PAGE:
Mathematics Adds Up to More Than Numbers


Professor Mike Eden from the University of Waterloo spoke to Middle and Senior School students last week, giving them problem-solving tips and talking about the opportunities within the field of mathematics. Professor Eden shared some questions from challenging math competitions and led students through the steps necessary to solve them.

by Richard DeMerchant, Grade 8 math teacher

Grade 8 students at SMUS were pleased to welcome Mike Eden from the University of Waterloo’s Centre for Education in Mathematics and Computing (CEMC). The CMEC is recognized as Canada’s largest and most recognized outreach organization for promoting and creating activities and materials in mathematics and computer science. Founded in 1995 with origins dating back to the 1960s, the CEMC is housed within the Faculty of Mathematics at the University of Waterloo.

Professor Eden provided students with a looking glass into how mathematics fits into society and in their future studies. As one student noted, “I was surprised to learn that math continues to be part of any university program… even Psychology!”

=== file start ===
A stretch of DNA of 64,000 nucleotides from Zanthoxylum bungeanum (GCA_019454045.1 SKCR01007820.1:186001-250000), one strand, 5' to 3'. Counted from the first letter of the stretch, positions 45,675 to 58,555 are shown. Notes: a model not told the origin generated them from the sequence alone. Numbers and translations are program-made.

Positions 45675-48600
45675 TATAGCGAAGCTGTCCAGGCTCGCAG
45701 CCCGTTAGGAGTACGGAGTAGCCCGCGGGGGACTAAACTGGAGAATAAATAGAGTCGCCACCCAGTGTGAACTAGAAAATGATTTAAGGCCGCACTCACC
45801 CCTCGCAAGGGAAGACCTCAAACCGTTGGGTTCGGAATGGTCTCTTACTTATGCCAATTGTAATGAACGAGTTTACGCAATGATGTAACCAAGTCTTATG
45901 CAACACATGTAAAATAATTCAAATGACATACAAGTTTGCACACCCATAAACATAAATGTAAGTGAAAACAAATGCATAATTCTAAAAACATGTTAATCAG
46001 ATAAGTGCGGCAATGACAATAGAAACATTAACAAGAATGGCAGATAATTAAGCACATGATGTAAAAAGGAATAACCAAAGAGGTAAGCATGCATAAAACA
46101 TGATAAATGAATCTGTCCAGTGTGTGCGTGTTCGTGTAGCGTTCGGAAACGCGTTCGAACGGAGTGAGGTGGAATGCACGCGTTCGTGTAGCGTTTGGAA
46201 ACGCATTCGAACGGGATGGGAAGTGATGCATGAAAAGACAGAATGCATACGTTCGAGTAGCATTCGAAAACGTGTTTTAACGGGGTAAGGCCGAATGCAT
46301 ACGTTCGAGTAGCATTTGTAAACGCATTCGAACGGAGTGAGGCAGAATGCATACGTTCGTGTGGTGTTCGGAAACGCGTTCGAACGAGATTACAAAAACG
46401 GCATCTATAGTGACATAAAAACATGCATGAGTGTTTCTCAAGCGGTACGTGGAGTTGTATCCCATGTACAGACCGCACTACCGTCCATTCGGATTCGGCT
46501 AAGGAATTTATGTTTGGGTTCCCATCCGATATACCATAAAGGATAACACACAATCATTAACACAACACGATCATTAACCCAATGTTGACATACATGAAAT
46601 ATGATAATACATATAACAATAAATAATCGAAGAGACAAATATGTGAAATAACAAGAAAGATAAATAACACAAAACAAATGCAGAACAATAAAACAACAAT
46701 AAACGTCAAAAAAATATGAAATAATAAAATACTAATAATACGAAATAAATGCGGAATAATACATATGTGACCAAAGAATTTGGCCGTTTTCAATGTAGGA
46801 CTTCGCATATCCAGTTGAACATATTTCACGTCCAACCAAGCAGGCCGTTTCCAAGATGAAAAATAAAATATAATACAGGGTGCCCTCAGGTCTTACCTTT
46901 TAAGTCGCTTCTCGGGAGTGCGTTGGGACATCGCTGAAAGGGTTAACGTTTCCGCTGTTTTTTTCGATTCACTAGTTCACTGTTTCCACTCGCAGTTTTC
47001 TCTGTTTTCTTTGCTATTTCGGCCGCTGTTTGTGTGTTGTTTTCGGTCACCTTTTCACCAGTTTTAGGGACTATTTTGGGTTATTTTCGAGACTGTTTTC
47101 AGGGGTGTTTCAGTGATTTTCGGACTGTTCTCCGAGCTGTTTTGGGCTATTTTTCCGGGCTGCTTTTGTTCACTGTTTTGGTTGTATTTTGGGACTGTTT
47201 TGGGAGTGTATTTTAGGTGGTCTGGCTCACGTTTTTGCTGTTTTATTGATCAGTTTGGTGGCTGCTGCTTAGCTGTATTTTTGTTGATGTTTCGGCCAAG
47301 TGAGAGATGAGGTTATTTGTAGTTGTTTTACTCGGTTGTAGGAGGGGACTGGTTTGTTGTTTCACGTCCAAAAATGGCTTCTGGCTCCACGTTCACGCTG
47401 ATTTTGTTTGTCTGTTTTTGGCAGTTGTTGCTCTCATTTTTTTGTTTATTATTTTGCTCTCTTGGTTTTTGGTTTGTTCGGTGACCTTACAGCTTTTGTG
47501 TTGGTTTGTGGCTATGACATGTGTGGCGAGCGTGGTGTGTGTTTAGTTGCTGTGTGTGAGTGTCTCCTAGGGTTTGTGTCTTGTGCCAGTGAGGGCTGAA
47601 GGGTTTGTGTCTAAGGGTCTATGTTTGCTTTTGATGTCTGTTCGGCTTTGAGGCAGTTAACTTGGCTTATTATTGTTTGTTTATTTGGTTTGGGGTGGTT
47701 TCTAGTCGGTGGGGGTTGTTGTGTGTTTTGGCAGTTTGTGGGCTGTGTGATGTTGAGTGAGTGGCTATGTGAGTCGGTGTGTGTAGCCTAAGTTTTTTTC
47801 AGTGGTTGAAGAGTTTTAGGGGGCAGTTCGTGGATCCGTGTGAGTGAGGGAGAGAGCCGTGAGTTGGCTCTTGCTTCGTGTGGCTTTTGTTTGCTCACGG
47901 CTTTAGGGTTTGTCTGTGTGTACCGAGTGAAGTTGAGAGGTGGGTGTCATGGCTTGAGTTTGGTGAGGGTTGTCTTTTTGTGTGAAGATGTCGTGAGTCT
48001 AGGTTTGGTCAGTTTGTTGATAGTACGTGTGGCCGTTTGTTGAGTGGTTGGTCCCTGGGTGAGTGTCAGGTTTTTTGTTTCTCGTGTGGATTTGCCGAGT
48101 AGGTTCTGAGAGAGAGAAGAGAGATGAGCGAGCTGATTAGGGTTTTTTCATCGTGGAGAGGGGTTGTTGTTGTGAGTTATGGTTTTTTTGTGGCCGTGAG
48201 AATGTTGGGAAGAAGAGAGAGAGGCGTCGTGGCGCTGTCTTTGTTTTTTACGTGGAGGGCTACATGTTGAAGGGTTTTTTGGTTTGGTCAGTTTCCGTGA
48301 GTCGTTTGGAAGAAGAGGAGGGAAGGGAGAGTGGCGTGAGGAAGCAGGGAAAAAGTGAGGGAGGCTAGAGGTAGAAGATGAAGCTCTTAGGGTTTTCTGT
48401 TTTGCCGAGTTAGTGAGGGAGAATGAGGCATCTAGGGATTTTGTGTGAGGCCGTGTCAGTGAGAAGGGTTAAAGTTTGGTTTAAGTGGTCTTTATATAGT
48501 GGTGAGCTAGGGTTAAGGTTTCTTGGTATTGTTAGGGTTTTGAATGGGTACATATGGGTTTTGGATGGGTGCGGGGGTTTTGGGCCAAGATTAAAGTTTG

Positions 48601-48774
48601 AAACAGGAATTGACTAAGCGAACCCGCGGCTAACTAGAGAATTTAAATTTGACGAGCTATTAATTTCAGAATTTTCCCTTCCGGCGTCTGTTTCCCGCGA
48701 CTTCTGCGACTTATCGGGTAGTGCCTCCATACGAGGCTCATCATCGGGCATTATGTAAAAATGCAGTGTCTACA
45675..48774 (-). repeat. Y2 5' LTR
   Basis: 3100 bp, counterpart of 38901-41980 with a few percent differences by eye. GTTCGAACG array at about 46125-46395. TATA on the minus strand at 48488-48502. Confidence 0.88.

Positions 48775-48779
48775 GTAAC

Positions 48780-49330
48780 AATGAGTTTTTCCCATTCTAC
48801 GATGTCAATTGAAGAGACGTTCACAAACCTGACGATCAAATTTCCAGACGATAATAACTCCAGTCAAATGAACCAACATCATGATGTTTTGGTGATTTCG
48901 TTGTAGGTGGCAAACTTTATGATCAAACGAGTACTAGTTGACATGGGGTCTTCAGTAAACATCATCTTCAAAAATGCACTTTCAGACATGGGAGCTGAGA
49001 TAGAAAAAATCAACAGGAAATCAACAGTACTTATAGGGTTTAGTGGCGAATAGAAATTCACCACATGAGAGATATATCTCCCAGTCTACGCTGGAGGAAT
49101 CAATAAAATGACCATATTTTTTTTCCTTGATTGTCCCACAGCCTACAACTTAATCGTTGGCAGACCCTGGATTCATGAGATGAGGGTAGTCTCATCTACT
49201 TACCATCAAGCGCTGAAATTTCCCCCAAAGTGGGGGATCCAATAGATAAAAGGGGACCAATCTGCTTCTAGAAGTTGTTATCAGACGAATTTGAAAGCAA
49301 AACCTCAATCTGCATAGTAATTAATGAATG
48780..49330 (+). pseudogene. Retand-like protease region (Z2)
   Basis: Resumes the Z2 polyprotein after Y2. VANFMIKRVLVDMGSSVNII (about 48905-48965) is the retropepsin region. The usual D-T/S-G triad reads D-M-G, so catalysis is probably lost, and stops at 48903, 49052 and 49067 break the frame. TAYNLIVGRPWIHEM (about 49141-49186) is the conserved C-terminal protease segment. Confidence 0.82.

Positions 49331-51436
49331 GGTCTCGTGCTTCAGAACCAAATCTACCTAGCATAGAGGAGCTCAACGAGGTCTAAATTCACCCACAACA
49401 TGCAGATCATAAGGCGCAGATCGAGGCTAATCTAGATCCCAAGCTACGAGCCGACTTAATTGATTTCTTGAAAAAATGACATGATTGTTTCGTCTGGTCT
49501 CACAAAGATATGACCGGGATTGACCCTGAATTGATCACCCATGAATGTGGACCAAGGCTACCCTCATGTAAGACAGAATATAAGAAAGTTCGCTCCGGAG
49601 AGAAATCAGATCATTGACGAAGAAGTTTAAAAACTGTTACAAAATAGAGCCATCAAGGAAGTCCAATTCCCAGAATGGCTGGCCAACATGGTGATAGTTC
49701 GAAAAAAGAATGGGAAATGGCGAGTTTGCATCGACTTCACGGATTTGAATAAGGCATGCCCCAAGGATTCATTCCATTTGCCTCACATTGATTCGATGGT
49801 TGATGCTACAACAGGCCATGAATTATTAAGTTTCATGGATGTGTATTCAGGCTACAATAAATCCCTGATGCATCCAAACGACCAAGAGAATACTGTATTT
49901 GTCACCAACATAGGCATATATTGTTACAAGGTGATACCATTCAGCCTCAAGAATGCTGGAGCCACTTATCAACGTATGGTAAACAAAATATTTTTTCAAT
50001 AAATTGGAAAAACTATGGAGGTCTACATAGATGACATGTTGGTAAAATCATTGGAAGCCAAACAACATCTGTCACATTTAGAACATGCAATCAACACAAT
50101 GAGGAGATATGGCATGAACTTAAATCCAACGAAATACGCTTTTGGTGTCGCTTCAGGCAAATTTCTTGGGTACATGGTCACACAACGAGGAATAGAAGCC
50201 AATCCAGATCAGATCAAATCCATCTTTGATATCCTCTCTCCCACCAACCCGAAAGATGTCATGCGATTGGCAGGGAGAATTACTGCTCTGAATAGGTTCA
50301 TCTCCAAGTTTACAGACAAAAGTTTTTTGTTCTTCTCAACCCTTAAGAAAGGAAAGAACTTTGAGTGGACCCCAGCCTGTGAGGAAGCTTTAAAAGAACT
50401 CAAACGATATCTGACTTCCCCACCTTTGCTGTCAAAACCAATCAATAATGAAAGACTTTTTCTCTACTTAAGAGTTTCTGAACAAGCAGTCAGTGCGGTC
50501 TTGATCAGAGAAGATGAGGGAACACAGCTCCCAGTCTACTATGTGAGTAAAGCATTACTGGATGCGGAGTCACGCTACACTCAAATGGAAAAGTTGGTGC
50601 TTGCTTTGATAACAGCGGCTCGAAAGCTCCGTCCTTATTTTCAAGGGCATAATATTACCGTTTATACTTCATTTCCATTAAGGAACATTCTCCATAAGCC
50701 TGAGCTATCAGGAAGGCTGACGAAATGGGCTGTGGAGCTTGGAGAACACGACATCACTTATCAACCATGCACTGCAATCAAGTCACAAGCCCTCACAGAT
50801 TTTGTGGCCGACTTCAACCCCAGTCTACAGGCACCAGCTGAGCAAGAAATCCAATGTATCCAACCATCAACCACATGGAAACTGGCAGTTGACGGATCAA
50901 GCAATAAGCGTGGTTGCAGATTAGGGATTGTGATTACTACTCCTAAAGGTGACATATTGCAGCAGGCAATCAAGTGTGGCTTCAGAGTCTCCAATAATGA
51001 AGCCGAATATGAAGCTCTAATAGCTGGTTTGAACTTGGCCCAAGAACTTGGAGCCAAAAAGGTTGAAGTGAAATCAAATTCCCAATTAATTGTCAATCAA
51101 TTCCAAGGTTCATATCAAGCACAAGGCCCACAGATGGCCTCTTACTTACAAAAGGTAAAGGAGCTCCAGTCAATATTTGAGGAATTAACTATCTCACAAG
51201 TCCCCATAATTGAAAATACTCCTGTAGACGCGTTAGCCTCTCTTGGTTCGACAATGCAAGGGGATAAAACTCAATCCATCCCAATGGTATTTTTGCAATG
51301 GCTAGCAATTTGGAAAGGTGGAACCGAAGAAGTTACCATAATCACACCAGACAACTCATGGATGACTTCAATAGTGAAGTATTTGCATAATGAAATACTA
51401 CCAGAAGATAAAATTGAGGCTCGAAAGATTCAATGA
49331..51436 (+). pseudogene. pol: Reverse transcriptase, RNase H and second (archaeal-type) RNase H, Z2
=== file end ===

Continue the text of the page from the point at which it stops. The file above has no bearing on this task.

Students also had a chance to develop their problem solving skills as Mr. Eden guided students through a series of problems from the University of Waterloo’s math contests. Many students were amazed when they were able to solve a problem from the Grade 11 Fermat contest. “I didn’t really consider that [daunting] problems can be made much easier to solve by brainstorming and cutting the problem into smaller pieces,” said another grade 8 student.

How are your problem solving skills? Here’s a little sampling of the problems Mike had the students solve.

1. The product of 1188 and n is a perfect square. If n is a positive integer, find the smallest possible value of n.

2. Find the smallest positive integer n so that 4851 x n is a perfect cube.


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